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such references to Scripture, as should leave no reasonable doubt of its accordance with "the mind
of the Spirit" of God. In every one of the Discourses also I have so clearly marked the method, that the entire scope of the passage may be seen with the glance of an eye; and the Young Minister may be able to prosecute his work with ease according to his own judgment, making no other use of what is contained within the brackets, than to enlarge or confirm his own views of the subject.
These my best endeavours, such as they are, I lay before your Grace for your approbation, and commend to God for his divine blessing, without which they can be of no avail.
MY LORD ARCHBISHOP,
Your Grace's most obliged
And devoted Servant,
KING'S COLLEGE, CAMBRIDGE,
May 20, 1833.
PREFA C E.
NSTRUCTION relative to the Composition of Sermons is
of great importance, not only to Ministers, but, eventually, to the community at large. And it were much to be wished that more regard were paid to this in the education of those who are intended for the ministry. It has sometimes been recommended to the younger Clergy to transcribe printed Sermons for a season, till they shall have attained an ability to compose their own. And it is to be lamented, that this advice has been too strictly followed: for, when they have once formed this habit, they find it very difficult to relinquish it: the transition from copying to composing of Sermons is so great, that they are too often discouraged in their first attempts, and induced, from the difficulty they experience in writing their own Sermons, to rest satisfied in preaching those of others. To remove, as far as possible, these difficulties from young beginners, is the intent of these Skeletons. The directions given in Mr. Claude's Essay on the Composition of a Sermon, which is annexed to these Skeletons, cannot fail of being helpful to every one who will study them with care: but there appears to be something further wanted; something of an intermediate kind, between a didactic Essay like Claude's, and a complete Sermon; something which may simplify the theory, and set it in a practical light.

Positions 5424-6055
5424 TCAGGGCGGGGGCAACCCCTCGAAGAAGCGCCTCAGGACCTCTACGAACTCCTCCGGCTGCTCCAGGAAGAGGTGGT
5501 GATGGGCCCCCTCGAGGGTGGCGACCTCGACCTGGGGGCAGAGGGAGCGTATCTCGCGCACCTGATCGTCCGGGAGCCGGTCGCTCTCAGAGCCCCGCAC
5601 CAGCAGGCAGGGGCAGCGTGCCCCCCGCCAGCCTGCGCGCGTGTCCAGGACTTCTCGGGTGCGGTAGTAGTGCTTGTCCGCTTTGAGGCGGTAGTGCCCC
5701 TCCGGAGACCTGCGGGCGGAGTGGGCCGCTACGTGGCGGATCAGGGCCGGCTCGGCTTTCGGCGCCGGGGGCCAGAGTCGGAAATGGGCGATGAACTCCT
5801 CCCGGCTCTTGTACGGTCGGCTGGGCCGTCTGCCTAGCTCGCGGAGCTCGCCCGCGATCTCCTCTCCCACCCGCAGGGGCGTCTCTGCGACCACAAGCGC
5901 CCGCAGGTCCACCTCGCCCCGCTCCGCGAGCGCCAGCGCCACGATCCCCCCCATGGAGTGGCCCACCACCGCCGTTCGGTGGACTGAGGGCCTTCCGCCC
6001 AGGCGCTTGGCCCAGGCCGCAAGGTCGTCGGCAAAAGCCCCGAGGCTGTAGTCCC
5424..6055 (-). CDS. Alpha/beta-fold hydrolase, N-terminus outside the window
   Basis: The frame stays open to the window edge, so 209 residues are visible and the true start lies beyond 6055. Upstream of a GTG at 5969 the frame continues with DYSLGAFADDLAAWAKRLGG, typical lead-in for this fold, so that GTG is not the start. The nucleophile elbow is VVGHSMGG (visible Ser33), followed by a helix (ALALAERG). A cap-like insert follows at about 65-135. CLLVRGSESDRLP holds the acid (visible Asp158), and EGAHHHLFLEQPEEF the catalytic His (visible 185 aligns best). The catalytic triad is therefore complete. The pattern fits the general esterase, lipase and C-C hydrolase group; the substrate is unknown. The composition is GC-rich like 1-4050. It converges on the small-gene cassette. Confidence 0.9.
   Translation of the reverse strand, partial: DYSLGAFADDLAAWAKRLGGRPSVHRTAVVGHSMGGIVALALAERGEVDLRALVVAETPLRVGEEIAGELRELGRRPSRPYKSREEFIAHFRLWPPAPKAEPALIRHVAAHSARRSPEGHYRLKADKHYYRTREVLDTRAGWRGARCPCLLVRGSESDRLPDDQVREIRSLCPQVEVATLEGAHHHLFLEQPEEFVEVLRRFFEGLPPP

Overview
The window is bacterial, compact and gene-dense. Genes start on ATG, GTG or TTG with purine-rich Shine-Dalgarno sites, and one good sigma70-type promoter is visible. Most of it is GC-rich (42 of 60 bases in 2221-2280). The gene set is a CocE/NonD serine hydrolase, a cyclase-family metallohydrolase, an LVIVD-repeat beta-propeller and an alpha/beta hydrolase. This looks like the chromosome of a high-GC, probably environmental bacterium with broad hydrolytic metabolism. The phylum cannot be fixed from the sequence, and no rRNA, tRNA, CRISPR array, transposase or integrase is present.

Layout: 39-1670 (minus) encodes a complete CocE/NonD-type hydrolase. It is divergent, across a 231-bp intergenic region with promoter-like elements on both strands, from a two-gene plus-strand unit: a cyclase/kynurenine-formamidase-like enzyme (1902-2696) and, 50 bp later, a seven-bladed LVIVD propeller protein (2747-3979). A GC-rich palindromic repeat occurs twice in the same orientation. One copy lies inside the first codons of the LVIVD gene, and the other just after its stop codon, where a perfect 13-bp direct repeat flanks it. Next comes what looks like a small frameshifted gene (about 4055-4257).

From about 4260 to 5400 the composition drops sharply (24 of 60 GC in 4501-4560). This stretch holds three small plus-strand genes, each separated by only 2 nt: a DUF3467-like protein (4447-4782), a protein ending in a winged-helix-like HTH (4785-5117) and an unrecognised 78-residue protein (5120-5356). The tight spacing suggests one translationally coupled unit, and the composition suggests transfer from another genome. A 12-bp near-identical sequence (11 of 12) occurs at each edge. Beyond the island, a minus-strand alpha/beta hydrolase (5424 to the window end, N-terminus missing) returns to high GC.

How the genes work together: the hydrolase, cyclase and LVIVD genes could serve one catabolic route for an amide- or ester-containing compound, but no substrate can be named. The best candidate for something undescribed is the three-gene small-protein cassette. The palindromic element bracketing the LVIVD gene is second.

The following Skeletons are not intended particularly to exemplify Mr. Claude's rules. There are indeed all his different kinds of discussion contained in the Skeletons. But instead of illustrating particular rules, they are all intended rather to
a For this use of the word "Skeleton," see Johnson's Dictionary. VOL. I.
illustrate one general rule; namely, to shew how texts may be treated in a natural manner. The author has invariably proposed to himself three things as indispensably necessary in every discourse; UNITY in the design, PERSPICUITY in the arrangement, and SIMPLICITY in the diction.
It may perhaps be not unuseful to point out the manner in which these discourses are formed. As soon as the subject is chosen, the first inquiry is, What is the principal scope and meaning of the text? Let us suppose, for instance, that the text of Jer. xxxi. 18-20, were the subject. Upon examination, it appears to be a soliloquy of the Deity, expressing what He had seen to be the workings of Ephraim's mind, and declaring the emotions which the sight of his penitent child had occasioned within his own bosom. Having ascertained this, nothing is to be introduced into any part of the discourse, which does not, in some way or other, reflect light upon the main subject. The next inquiry is, of what parts does the text consist, or into what parts may it be most easily and naturally resolved? Here an obvious division occurs: it is evident that the text contains, 1st, The reflections of a true penitent; and, 2dly, The reflections of God over him. This division being made, the discussion of the two parts must be undertaken in their order. But how shall we elucidate the first head? Shall we say, that the penitent is roused from his lethargy, humbled for his transgressions, stimulated to prayer? &c. &c. Such a distribution would, doubtless, contain many useful truths; but they are truths which may be spoken from a thousand other texts as well as this; and after they had been spoken, the people would still be left without any precise knowledge of the portion of Scripture which should have been opened to them. If the text did not contain any important matter, it would then be proper, and even necessary, to enter in this general manner into the subject: but if the text itself afford ample means of elucidating the point that is under discussion, it is always best to adhere to that. In order then to enter fully into the subject, we examine more carefully, what are the particular reflections which God noticed in